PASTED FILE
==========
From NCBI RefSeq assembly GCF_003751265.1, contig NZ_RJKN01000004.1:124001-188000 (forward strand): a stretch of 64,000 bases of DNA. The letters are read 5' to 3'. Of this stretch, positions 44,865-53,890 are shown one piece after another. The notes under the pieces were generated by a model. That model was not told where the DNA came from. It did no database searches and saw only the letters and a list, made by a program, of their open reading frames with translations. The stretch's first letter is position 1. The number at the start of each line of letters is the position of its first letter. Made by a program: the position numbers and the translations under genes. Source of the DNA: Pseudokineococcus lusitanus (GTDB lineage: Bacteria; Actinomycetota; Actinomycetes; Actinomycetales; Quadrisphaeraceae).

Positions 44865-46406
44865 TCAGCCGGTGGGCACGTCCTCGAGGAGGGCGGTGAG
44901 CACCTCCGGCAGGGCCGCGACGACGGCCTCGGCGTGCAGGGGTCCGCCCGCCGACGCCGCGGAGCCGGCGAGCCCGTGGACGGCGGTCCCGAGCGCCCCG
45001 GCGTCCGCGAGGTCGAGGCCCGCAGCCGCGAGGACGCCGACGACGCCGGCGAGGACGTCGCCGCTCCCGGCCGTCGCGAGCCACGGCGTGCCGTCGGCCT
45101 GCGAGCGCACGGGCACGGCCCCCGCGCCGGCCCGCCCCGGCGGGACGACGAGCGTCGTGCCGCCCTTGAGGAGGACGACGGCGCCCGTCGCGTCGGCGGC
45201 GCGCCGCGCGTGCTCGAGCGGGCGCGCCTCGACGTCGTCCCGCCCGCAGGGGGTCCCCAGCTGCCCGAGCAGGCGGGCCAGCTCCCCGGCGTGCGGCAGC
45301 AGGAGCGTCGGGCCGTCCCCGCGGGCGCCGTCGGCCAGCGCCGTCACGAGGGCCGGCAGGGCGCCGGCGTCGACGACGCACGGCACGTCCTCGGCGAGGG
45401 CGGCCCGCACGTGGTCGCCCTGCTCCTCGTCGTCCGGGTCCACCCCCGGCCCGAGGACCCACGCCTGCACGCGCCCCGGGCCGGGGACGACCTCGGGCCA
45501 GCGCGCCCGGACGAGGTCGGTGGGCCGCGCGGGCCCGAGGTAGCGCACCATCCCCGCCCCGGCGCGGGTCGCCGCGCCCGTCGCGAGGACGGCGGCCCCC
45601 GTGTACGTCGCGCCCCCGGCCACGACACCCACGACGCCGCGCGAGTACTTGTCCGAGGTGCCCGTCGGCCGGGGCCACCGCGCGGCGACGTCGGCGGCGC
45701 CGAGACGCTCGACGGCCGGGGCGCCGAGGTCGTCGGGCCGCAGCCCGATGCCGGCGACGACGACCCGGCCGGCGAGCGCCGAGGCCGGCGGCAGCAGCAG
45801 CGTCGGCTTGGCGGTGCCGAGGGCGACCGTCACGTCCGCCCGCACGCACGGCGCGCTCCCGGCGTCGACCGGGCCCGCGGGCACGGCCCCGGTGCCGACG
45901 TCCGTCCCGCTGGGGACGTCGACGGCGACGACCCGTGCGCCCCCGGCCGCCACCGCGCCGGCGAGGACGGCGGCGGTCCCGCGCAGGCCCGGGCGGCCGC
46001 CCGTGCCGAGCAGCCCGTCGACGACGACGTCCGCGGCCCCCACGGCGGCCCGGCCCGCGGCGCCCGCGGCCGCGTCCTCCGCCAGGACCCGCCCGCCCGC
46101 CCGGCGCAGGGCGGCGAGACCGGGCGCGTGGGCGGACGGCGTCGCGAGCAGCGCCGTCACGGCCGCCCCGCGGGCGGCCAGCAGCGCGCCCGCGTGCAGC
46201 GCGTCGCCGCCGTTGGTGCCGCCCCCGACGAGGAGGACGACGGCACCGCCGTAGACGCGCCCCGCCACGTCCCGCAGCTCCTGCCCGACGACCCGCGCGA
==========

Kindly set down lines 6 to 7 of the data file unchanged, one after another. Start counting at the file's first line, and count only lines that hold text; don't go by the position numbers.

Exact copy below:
45101 GCGAGCGCACGGGCACGGCCCCCGCGCCGGCCCGCCCCGGCGGGACGACGAGCGTCGTGCCGCCCTTGAGGAGGACGACGGCGCCCGTCGCGTCGGCGGC
45201 GCGCCGCGCGTGCTCGAGCGGGCGCGCCTCGACGTCGTCCCGCCCGCAGGGGGTCCCCAGCTGCCCGAGCAGGCGGGCCAGCTCCCCGGCGTGCGGCAGC